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22 Calculating Future Value (FV) You can also calculate the total amount of a one-year investment with a simple manipulation of the above equation: Original equation: (£10,000 x 0.045) + £10,000 = £10,450 Manipulation: £10,000 x [(1 x 0.045) + 1] = £10,450 Final equation: £10,000 x ( ) = £10,450

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23 Calculating Future Value (FV) Take the £10,450 and multiply it again by ( ). At the end of two years, you would have £10,920: Future value of investment at end of second year: = £10,450 x ( ) = £10, The above calculation, then, is equivalent to the following equation: Future Value = £10,000 x ( ) x ( ) We can simplify this equation as follows: Future Value = £10,000 x ( ) (1+1) = £10,000 x ( ) 2 = £10,920.25

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24 Working Back Present Value (PV) Formula

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25 PV Calculation Applying this to option B Present Value= £10,000 x ( ) -3 = £8, The present value of a future payment of £10,000 is worth £8, today if interest rates are 4.5% per year That is choosing option B is like taking £8, now and then investing it for three years.

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26 The easier option The concepts of using FV and PV will be used again in looking at dividend valuations But, to simplify….. Present Value Tables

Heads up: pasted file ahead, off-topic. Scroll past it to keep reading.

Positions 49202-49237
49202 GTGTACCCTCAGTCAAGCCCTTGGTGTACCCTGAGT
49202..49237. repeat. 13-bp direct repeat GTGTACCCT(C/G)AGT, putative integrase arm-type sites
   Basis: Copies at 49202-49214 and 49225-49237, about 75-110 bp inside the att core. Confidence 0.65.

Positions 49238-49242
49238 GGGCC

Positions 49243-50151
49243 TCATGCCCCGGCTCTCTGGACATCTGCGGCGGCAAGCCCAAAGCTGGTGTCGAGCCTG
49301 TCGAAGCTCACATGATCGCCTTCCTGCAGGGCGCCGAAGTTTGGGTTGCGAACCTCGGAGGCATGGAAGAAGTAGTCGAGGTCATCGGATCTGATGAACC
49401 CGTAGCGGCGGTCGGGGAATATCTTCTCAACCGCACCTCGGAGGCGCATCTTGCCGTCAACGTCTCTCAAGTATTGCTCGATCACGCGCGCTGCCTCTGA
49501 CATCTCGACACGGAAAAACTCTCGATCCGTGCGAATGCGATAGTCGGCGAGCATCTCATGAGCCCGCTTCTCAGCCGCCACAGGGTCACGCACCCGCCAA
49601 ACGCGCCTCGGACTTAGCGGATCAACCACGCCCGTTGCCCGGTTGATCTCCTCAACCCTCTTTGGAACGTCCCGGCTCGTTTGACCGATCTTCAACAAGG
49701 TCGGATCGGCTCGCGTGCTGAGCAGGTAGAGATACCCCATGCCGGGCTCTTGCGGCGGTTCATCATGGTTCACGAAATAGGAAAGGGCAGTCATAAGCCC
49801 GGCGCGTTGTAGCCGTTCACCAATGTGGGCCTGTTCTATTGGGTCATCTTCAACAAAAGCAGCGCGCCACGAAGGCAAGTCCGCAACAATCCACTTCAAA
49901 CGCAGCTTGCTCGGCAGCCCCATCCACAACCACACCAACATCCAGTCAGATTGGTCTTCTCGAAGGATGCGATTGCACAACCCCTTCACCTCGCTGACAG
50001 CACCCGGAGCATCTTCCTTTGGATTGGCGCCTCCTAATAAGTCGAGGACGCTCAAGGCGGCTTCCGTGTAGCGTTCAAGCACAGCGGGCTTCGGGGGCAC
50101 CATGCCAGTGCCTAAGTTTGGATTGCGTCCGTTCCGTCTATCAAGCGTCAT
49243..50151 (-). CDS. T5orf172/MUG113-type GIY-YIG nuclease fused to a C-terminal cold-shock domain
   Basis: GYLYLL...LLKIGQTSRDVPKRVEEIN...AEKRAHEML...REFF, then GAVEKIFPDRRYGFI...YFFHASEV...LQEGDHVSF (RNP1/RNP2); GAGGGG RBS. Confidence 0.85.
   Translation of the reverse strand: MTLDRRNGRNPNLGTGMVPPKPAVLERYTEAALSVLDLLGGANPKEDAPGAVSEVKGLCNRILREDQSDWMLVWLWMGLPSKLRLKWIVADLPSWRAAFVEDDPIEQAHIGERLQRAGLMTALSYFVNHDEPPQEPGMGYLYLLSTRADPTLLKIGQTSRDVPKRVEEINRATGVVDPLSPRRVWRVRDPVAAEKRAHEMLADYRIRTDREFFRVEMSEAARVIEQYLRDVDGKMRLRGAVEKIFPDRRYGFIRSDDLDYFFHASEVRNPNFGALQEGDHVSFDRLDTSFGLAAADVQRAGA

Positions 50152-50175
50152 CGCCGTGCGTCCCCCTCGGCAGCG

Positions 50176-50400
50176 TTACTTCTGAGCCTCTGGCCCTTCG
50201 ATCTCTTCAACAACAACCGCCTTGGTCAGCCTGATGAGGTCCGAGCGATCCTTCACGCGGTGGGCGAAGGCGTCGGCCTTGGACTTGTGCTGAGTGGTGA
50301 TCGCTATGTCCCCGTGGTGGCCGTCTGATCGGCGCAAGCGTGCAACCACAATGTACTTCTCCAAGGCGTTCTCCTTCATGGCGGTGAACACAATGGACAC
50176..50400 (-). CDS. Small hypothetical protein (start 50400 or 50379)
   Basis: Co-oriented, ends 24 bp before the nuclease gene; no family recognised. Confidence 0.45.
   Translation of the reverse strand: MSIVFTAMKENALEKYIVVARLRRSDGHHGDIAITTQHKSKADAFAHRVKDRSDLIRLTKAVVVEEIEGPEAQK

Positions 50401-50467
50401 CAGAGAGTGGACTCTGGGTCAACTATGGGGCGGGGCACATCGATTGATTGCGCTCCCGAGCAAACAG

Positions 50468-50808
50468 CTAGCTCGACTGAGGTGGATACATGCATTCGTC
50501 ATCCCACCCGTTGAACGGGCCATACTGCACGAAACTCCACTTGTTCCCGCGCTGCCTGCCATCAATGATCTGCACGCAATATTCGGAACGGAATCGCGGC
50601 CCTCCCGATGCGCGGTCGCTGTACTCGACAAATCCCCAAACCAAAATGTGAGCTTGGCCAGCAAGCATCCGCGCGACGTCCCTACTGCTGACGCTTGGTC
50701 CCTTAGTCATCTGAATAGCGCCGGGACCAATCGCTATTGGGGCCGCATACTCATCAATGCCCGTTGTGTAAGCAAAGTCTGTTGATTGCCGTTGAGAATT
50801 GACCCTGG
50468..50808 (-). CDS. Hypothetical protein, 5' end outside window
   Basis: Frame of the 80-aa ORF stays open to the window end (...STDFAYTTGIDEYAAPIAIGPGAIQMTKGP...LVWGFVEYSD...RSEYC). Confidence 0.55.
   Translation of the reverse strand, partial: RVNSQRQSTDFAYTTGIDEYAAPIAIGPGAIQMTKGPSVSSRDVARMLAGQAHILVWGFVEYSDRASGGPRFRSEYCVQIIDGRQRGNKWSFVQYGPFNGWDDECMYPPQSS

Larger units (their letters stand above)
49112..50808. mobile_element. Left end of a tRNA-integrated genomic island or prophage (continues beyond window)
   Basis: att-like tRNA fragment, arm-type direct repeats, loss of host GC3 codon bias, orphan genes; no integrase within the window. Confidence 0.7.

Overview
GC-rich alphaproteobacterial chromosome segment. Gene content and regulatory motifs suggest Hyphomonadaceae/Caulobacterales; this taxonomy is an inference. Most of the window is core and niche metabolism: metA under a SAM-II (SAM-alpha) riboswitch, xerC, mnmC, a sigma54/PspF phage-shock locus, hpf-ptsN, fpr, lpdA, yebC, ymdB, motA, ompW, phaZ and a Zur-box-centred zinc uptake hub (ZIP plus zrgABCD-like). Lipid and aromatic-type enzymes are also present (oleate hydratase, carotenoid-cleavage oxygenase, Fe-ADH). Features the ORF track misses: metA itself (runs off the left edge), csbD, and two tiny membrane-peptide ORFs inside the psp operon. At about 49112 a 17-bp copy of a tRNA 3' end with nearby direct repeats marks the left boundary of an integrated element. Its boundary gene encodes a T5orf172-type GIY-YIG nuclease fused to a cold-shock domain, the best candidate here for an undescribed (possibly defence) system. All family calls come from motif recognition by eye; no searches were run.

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27 Net Present Value The essence of a business is to maximise shareholder wealth If raw cashflows are considered it is possible that an apparent increase in wealth could actually result in a diminution

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28 Application to Weasel & Stoat WeaselStoat 10% PV Year Year Year Year Year Year NPV =4.97NPV = 5.63

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29 Comparison of results The 2 machines both have POSITIVE NPVs But only just… It is up to management to decide if the factors incorporated in the Discount Rate are sufficient to accept the project with the higher NPV

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30 Internal Rate of Return (IRR) The application of Present Values to the cashflows shows that the actual rate of return must be >10% In some instances management would want to know the exact rate of return We can find this by formula

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31 Internal Rate of Return (IRR) Ideal Scenario By trial & error calculate Negative NPV As 10% gives Positive NPV Choose a higher Discount Rate In this case 11% should do Apply DF to cashflows & determine NPV Then apply formula

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32 IRR Formula IRR = A + C (B – A) C – D Where: A = discount rate of low trial B = discount rate of high trial C = NPV of low trial cashflow D = NPV of high trial cashflow

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33 Weasel & Stoat WeaselStoat 11% Year Year Year Year Year Year NPV = -6.71NPV =-12.37

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34 Weasel & Stoat Outcomes Weasel IRR = 10 + [4.97/( )]* = 10.43% Stoat IRR = 10 + [5.63/( )]* = 10.31%